by Bobby Anderson, Staff Writer
Lisa Sydnor’s family has a pool going.
As her third retirement begins this month, many of her family members are betting this one will last about as long as the others have.
“I think I was not meant to ever stop … I can’t do nothing,” Sydnor laughed. “I don’t do that well. I’m not a big TV person and I definitely don’t do daytime soaps and game shows. I like to read and I like movies but that gets boring. You can only rearrange your drawers and closets so many times.”
For the past 50 years Sydnor, most recently the senior programs manager for the Salvation Army Central Oklahoma Area command, has been helping people put their lives together.
Whether it’s raising funds or raising families up when they have no place to go, Sydnor has devoted her life to helping others.
“It’s really not about me but about God providing the opportunity to be the conduit,” Sydnor said in her final week. “It hurts my heart and I’m going to miss it terribly but I am tired and it takes lots of energy to do that job. I just don’t have it every day.”
“I’m looking for great things to happen … and I know they’ll take great care of our seniors.”
More than 50 years of Sydnor’s life have been spent in the non-profit world.
She started with the Oklahoma Museums Association in the mid 1970s doing a little bit of everything.
“I was the secretary/bookkeeper/go-to-gal,” Sydnor said.
Her boss gave her the ideas and she was expected to run with them. It was rewarding and Sydnor embraced her autonomy and her mistakes.
“I learned a lot about what not to do and how to do it better,” she said. “I had a really great experience so I thought I was going to stick with this and see where it goes.”
Fortune smiled on her and she began 10 years with the YMCA in fundraising. From there, Oklahoma City University was her new home under Dr. Jerald C. Walker.
“He was convinced we could raise money for anything and because he was convinced that we could we did,” said Sydnor, who managed the many of the university campaigns.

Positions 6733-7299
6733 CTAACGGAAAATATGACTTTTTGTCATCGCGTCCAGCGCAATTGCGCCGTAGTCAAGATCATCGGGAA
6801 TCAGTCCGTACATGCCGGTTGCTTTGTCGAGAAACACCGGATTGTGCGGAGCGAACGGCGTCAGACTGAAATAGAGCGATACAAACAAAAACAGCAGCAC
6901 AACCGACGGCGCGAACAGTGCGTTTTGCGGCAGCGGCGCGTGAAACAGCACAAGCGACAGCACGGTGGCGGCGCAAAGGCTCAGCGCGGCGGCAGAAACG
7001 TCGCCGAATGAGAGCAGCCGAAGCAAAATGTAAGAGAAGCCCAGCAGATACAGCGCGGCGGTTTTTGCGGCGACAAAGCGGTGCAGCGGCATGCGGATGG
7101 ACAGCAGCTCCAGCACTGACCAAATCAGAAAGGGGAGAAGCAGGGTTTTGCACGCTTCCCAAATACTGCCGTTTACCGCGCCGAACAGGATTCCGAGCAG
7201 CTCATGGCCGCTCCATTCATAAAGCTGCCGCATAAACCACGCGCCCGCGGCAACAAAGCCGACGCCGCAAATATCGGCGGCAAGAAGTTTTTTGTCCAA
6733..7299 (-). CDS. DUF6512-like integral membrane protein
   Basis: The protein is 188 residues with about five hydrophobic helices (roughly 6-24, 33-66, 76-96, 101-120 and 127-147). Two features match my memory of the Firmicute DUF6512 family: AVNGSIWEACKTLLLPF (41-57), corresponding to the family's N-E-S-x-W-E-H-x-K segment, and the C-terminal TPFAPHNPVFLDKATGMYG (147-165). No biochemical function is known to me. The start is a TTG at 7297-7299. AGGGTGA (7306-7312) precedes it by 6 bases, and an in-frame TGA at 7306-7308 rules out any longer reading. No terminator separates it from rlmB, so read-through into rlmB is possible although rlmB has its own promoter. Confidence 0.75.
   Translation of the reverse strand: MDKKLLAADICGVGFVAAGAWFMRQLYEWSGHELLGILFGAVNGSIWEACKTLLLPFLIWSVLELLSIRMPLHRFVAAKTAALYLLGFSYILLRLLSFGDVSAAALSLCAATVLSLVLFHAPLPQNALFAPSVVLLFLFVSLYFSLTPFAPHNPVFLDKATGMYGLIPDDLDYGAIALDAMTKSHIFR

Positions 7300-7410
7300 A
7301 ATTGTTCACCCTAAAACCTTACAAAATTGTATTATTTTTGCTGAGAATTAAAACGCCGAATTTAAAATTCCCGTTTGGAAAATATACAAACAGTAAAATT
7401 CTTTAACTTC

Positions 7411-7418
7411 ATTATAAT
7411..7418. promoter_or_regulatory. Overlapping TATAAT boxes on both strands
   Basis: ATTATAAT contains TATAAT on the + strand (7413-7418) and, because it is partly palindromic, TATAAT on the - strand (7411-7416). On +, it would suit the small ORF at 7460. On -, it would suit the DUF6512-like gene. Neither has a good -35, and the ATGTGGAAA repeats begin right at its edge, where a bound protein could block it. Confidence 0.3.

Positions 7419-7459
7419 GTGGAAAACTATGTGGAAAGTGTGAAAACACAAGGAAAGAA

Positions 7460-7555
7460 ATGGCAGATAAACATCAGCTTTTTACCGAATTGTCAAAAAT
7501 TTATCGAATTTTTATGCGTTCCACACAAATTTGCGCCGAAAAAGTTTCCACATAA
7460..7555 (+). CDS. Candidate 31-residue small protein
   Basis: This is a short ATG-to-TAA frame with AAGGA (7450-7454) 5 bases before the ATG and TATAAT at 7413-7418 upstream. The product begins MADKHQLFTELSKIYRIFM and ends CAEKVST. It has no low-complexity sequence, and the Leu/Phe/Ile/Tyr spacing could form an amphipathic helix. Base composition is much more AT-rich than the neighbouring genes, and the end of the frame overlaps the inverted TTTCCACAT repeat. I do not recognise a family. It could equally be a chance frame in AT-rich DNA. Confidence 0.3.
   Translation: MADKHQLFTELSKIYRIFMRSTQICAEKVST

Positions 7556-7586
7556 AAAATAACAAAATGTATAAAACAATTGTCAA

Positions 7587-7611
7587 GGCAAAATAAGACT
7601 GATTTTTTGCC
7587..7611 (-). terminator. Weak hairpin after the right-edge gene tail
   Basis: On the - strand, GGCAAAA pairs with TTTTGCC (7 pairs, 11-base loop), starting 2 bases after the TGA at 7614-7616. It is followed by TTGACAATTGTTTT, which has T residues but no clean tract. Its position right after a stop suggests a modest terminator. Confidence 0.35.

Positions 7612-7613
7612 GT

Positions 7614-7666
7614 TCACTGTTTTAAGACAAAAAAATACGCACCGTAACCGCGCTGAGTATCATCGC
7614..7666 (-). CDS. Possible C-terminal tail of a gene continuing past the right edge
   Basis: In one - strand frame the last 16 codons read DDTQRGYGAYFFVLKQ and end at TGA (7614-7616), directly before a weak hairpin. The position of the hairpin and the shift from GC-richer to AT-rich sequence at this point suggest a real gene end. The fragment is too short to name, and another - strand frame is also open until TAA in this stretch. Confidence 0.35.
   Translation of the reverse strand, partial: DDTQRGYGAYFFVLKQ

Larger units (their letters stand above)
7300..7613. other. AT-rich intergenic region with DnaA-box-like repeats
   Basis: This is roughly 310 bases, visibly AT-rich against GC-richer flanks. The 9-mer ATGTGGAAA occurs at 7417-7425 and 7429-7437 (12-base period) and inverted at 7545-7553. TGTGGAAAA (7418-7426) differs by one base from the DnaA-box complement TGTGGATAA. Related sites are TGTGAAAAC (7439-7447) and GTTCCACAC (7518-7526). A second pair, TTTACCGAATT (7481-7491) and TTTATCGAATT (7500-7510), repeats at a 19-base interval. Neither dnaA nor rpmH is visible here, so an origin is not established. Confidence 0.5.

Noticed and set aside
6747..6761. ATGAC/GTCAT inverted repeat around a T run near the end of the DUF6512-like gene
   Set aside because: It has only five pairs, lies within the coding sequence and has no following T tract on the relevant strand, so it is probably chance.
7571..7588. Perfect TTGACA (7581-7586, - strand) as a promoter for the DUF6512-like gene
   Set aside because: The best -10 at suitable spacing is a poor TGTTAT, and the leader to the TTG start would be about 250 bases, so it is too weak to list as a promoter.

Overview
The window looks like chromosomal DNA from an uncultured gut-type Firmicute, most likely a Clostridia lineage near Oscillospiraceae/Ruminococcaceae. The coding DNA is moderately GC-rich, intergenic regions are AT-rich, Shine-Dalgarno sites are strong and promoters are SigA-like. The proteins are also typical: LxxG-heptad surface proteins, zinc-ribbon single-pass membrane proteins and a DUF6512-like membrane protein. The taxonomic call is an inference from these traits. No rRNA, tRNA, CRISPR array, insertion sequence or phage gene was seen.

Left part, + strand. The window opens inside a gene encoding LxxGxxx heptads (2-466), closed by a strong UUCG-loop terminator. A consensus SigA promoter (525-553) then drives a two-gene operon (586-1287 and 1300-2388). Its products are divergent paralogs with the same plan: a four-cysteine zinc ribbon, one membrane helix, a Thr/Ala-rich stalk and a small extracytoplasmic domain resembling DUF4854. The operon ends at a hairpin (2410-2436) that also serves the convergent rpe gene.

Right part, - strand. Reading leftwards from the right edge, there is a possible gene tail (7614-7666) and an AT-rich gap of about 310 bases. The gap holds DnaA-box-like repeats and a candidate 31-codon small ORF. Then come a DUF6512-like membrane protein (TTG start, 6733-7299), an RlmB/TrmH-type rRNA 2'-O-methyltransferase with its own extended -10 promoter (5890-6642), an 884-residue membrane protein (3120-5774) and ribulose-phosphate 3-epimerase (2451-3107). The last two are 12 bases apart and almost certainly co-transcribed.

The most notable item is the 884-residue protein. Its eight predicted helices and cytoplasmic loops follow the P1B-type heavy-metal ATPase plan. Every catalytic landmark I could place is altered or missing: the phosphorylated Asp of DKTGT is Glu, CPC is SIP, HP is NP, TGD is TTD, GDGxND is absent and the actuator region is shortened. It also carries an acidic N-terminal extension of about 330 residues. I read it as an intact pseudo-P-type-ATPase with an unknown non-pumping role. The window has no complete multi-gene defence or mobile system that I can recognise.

From there the American Red Cross came calling. She was there nearly another decade.
She started out as a chapter solutions manager. It was a title she wasn’t quite sure of.
“My boss said it was a brand new position and this is what we want the end result to be but we don’t quite know how to get there,” she said.
There were another 25 employees just like her across the country in the late 1990s.
Helping mom and pop Red Cross Chapters consolidate and work together was part of her job. She met resistance but still had fun.
She took her skills to Montana and Wyoming and worked her magic again, helping the Red Cross become efficient.
“That was an amazing five years,” Sydnor said. “I had some amazing experiences and we also did disaster fundraising. It was a really crazy time but we had some amazing fundraisers and we always met our goal.”
Sydnor found her herself getting all the credit for the successful fundraisers after disasters.
“It was one of those things were you picked the people and sent them to do what they did best,” she said. “That was one of the most amazing times.”
A year in Dallas and three years at another company and one month of retirement bridged her gap to Salvation Army.
“The Salvation Army has given me … the icing on the cake,” Sydnor said. “I got to help so many people and it was just blessed by God. It seemed like every time we wanted to do something we were able to do it because we got the money and we could serve people.
“I couldn’t have imagined six years ago that I would have the incredible experience I’ve had there.”
Co-workers say she’ll be missed.
“Lisa is soft spoken yet strong willed,” said Keri Griffin, Salvation Army food services manager. “She is a woman of integrity who stands firm on her word. She will confront any and every situation or hardship until the job is finished and everyone around her is satisfied.
“She will definitely be missed here at The Salvation Army but I know her job is not yet done.”
Her tireless effort will be remembered.
“My first impression of Lisa was her heart for the senior population,” said Diane Maguire, senior center coordinator for the North District. “I saw first-hand how that played out every day in her life…she loved them and everything she did was motivated by this love and care.”